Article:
Last Night's Television: Shooting the War, BBC4
Thursday 21 January 2010
"They have an honesty about them that is purely to do with the vision of the film-maker behind the camera," someone said of the home movies featured in Shooting the War. Her point was that this footage wasn't propaganda, though she'd conveniently forgotten that home movies are always a kind of propaganda for the person behind the camera. And that people at war quite often voluntarily sign up to be just as on-message as any Ministry of Information flak. There were disturbing sights here, which cut across the official version of the war and let you see what a government might have wanted hidden. But they were vastly outnumbered by shots that would have fed perfectly happily into the hearts-and-minds operations of either side in the Second World War. The result was a curious displacement between the voiceover rhetoric ("startling intimacy", "rare footage" etc etc) and images which, by and large, were drably indistinguishable from all the wartime actuality you've seen before, but for the fact that the focus was a bit less reliable.
Part of the reason for this was simple. Amateur cameraman who are soldiers (rather than professional cameramen attached to a military unit) tend to be too busy shooting with bullets to do it with film as well. So, if you feel that a shot of the YMCA tea van visiting a barracks in County Down was what was missing from your understanding of the greatest global conflict in recent history, you may have been disappointed. And if it wasn't, you probably felt that you had seen shots of blazing German towns and dead concentration camp victims before. Without this footage, the narration concluded, "we would never have been able to see the war with such startling intimacy". But the truth about home-movie intimacy is that it gets you close to the ordinary stuff – a Friends Ambulance man mending his bicycle in China or cheery German soldiers knocking back bottles of plonk on their way into Occupied France – and may block your view of the truly momentous.
It's a piety, really, to pretend anything else, though you might well feel that piety is the least we can offer to men who risked so much and sometimes lost everything. Paul Kellerman, a German artillery spotter who carried his movie camera into Russia as the troops advanced – recording the East European Jews his colleagues would soon murder and the arrival of the winter snows that would soon murder his colleagues – never made it back home to relish his souvenirs. Others had returned, though only after seeing things that they would never forget, such as the sight of human bodies being bulldozed into a mass grave. But the truth is that their words were often more evocative than their pictures, familiar as we are with actuality of the war. Paul Kellerman's winter scenes showed men walking in the snow on a day of bright sunshine. But it was a letter to his mother that truly made the cold bite: "When I'm using my equipment," he wrote, "my eyebrows freeze to the glass." That's startling intimacy.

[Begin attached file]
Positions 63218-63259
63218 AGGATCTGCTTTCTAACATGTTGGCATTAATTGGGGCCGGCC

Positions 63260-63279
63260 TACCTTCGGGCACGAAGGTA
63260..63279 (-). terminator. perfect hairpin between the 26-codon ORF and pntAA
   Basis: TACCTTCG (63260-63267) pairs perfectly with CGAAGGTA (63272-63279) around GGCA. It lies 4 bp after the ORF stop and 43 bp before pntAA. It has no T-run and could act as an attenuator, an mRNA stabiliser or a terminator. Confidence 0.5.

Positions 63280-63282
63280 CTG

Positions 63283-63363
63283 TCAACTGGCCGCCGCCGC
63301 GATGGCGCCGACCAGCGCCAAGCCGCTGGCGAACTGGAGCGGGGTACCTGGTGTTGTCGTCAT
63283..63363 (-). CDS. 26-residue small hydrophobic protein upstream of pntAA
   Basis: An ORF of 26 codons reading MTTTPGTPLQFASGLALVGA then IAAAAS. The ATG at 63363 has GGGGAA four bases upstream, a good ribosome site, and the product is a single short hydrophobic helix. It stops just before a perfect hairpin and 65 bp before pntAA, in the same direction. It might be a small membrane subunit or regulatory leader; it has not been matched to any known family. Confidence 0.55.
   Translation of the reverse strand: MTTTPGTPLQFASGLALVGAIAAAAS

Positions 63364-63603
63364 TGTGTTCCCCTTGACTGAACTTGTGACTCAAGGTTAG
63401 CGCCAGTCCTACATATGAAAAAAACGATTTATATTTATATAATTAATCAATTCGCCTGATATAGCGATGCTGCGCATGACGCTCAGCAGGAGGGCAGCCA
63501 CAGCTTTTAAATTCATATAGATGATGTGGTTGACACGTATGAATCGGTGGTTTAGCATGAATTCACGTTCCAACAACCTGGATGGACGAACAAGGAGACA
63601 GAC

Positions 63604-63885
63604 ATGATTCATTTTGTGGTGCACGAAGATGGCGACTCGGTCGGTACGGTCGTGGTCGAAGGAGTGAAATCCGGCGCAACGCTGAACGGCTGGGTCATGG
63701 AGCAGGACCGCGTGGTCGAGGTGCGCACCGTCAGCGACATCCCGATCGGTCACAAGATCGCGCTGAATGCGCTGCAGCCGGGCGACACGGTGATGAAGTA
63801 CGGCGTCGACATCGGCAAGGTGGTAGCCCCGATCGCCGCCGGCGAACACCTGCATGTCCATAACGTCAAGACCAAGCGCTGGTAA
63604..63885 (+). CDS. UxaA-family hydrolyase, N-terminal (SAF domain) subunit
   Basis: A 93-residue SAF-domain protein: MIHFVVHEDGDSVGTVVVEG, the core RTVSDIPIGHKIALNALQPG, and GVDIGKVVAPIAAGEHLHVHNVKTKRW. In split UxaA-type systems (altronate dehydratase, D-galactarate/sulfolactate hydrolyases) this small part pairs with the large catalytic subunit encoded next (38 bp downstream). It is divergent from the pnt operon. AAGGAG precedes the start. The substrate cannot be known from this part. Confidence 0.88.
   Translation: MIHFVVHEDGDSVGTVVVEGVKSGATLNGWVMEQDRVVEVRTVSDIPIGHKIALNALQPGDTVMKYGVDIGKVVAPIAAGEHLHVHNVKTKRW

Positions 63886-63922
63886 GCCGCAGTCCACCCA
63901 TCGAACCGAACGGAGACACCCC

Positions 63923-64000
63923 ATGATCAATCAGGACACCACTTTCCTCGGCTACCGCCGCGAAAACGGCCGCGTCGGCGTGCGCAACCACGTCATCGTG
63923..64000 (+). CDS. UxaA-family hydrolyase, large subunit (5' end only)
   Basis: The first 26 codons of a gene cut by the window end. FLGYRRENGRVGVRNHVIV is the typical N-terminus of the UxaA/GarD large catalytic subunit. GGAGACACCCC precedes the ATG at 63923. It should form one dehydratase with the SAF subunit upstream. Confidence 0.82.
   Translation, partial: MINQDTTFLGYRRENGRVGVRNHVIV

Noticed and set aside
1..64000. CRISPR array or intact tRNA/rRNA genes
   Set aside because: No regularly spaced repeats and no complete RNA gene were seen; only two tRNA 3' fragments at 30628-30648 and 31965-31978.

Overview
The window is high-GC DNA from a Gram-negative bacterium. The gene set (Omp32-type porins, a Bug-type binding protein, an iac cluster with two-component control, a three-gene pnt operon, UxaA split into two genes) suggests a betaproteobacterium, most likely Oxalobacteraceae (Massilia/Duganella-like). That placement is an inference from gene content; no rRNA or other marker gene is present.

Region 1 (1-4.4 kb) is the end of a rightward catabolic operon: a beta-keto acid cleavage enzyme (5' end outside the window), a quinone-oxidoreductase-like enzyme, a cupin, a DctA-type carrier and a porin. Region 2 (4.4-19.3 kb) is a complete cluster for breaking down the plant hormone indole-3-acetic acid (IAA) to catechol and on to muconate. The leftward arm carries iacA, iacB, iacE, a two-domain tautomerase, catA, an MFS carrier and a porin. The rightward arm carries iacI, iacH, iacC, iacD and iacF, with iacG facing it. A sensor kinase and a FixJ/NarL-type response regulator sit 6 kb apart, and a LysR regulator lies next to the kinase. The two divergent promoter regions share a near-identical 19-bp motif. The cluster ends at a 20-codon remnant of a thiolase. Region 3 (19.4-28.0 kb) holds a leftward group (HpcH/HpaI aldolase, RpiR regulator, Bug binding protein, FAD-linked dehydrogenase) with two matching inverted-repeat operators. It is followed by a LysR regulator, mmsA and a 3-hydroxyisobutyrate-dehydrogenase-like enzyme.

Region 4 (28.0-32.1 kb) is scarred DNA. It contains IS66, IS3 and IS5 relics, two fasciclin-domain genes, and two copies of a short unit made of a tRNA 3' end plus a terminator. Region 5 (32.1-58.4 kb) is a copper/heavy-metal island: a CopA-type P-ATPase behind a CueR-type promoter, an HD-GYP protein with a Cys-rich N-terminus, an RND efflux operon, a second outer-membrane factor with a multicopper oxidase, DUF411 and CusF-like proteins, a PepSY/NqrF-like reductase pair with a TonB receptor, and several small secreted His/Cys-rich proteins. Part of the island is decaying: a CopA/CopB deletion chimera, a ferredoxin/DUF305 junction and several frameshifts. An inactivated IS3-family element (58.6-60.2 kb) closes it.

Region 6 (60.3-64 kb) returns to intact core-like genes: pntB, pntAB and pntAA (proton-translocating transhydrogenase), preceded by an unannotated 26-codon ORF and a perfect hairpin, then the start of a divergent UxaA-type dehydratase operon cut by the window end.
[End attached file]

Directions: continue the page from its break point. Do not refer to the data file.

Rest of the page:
The Horizon film "Pill Poppers" was a mixed prescription, with some genuinely thought-provoking ideas and some rather elementary ones (how disconnected would you have to be to still need the idea of antibiotic-resistant bacteria explaining to you?). What it did rather effectively, though, was to give you a sense of tectonic shifts in our attitude to medicine. Broadly speaking, pills used to be thought of as highly targeted interventions to end illness. Now, they're increasingly thought of as general applications to preserve or even improve wellness. Statins were one good example. There has been a proposal that everyone over 50 take these anti-cholesterol drugs, a move that would obviously benefit the companies that make them. But the rationale for such mass prescription – to ill and well alike – depends on redefining a "normal" cholesterol level as that you would find in a 25-year-old. And since statins have side effects (and since the very long-term side effects won't be clear for years yet), there might be grounds for being cautious about medical enthusiasm for the drug. Ritalin was another good case in point, a drug that has proved very useful for children suffering from attention deficit hyperactivity disorder but which, when given to people who don't have ADHD, has been shown to improve concentration and competence. The only problem being that no one knows what demons might crop up with mass use over the long term. And, just to complicate matters, a drug that might be life-saving for some patients might be fatal for others (as was the case with Seroxat, which induced suicidal thoughts in a worrying proportion of those who took it). The essential point was this. You might think that by the time you press a pill out of its blister pack and pop it on to your tongue that all the really critical tests have been completed. In fact, you're the real guinea pig.
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